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Longitudinal and altitudinal changes of macroinvertebrate functional feeding groups in neotropical streams: a test of the River Continuum Concept

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The River Continuum Concept (RCC) explains the structural and functional characteristics of stream communities focusing on the gradually changing physical components from headwaters to downstream habitats of streams and rivers. The global value of the RCC is still uncertain, possibly because physical factors (e.g., altitude and then temperature, stream order, channel width) can vary differently in longitudinal river axes across the world. Moreover, RCC predictions in relation to different physical factors have not been tested adequately in different biomes, especially biomes outside of temperate North America. Here, we report on the functional structure of macroinvertebrate communities in neotropical streams from Bolivia along a broad altitudinal gradient (from 1120 to 4300 m a.s.l.), aiming to understand how altitude can affect the longitudinal changes in functional feeding groups (FFG) and richness predicted by the RCC. The RCC predictions for functional structure were not completely matched when analyzing FFGs in relation to an index of longitudinal stream gradient. However, after removing the effect of altitude by using residuals from regressions between FFGs and altitude, FFG patterns matched RCC predictions more closely. We detected significant relationships between altitude and the relative abundance of collector-gatherers, shredders and scrapers which may be related to changes in temperature, UV radiation and canopy cover along the altitudinal gradient. Our results indicate that altitude combined with position along the longitudinal gradient is an important factor governing the FFG structure of macroinvertebrate communities in neotropical streams.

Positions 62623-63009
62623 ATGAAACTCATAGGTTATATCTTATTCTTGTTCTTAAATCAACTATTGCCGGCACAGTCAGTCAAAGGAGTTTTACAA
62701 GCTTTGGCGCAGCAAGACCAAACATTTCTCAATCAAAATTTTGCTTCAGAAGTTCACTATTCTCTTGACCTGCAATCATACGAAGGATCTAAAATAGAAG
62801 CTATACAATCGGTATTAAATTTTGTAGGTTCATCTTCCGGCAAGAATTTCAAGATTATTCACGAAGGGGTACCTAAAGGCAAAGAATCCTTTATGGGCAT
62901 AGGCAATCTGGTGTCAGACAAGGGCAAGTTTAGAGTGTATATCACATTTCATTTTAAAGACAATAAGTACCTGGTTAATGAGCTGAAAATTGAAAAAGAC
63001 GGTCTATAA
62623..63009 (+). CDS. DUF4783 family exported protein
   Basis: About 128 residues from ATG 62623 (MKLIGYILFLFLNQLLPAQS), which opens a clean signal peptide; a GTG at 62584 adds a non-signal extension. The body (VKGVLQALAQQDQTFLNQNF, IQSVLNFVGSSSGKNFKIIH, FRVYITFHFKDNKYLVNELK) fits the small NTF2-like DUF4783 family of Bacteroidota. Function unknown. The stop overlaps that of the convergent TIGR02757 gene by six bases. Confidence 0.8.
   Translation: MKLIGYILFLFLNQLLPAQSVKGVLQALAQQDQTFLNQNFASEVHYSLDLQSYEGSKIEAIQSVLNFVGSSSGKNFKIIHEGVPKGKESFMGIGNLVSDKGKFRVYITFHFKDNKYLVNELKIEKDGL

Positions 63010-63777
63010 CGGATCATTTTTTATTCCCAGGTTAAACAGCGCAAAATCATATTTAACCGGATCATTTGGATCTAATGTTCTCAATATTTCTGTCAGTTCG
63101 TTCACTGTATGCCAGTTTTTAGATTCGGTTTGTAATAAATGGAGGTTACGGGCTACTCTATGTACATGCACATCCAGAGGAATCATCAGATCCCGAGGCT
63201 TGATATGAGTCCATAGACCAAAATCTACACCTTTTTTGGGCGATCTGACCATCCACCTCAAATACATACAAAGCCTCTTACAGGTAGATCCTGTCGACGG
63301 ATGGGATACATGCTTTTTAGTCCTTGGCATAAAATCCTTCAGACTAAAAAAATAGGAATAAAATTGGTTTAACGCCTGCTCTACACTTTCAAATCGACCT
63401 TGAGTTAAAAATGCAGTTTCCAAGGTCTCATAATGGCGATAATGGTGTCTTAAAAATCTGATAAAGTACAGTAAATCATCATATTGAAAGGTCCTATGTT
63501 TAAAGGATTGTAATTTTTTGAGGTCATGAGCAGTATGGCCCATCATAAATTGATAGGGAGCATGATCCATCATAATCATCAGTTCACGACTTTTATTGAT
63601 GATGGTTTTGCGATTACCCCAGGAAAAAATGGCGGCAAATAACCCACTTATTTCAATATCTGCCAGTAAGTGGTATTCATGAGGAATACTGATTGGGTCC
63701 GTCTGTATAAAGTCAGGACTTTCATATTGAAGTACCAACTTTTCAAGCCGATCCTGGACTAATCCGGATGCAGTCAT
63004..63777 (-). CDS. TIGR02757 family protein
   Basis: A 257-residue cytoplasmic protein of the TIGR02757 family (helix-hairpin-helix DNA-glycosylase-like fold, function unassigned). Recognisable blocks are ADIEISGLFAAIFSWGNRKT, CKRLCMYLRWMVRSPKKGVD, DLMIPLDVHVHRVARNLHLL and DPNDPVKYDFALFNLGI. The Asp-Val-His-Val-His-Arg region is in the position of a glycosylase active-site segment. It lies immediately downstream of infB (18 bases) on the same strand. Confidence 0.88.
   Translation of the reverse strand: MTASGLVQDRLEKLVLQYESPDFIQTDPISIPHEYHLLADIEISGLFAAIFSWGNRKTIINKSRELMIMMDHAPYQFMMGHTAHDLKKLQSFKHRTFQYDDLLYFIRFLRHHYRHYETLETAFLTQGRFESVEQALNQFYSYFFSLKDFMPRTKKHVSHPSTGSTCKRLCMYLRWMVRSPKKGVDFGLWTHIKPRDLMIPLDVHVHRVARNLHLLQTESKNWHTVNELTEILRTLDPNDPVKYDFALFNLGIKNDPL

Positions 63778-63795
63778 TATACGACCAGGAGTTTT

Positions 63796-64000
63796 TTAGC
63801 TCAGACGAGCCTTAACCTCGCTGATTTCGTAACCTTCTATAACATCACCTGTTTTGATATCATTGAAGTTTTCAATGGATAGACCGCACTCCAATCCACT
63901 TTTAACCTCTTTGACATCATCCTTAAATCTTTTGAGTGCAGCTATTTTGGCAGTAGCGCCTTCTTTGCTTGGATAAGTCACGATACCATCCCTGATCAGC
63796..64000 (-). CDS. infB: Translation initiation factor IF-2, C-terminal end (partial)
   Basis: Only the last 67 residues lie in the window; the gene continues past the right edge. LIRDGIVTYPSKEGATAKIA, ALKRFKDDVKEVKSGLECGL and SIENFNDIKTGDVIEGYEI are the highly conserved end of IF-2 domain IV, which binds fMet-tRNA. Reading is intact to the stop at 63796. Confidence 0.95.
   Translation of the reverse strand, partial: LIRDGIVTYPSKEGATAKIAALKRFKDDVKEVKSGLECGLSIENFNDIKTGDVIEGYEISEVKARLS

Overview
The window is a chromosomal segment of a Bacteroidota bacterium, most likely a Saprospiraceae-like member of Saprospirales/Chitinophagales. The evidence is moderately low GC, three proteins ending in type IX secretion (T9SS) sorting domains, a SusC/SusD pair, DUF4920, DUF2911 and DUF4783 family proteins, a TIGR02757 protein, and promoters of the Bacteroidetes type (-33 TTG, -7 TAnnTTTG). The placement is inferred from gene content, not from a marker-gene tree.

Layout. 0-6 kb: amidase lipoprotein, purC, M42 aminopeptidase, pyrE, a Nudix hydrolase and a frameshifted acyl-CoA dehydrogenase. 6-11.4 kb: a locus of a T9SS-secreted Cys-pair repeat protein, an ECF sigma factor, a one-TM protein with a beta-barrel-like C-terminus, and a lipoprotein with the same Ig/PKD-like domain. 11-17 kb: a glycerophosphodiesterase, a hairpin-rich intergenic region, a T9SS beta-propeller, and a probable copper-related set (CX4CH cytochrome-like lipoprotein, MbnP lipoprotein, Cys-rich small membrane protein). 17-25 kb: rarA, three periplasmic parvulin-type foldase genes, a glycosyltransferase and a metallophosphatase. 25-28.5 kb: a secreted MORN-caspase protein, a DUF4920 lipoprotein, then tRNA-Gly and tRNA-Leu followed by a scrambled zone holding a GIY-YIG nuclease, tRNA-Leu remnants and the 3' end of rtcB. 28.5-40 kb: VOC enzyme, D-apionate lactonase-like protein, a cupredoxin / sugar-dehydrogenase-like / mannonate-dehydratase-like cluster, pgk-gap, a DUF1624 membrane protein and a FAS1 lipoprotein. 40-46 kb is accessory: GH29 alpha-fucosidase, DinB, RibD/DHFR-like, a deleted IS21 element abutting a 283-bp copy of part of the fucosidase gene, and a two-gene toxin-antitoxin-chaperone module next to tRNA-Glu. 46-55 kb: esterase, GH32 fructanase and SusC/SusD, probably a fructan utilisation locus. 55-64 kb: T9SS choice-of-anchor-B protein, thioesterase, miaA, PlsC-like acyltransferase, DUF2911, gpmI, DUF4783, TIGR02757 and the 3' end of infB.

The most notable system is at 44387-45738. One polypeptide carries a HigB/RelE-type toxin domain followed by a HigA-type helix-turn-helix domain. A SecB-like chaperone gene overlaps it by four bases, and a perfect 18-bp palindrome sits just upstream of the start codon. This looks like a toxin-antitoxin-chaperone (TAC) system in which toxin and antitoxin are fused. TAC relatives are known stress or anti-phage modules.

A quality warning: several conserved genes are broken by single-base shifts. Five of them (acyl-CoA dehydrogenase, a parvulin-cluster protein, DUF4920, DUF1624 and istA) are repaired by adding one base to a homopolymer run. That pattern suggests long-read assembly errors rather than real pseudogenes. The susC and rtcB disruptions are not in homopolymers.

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Keywords: ALTITUDE; AMAZON SUB-BASIN; BOLIVIA; DISTANCE FROM SOURCE; ORGANISM DISTRIBUTION; SLOPE; WIDTH

Document Type: Research Article

Publication date: 01 November 2007

More about this publication?
  • Fundamental and Applied Limnology is an international journal for freshwater research in the widest sense, including problems of marine biology and brackish water research. Papers dealing with ecological topics are especially welcome in association with experimental or physiological studies. All papers published in this journal are subject to peer review.

    Archiv für Hydrobiologie, now Fundamental and Applied Limnology has been published continuously since 1906.

    Volumes prior to vol. 168 were published under the previous title Archiv für Hydrobiologie.
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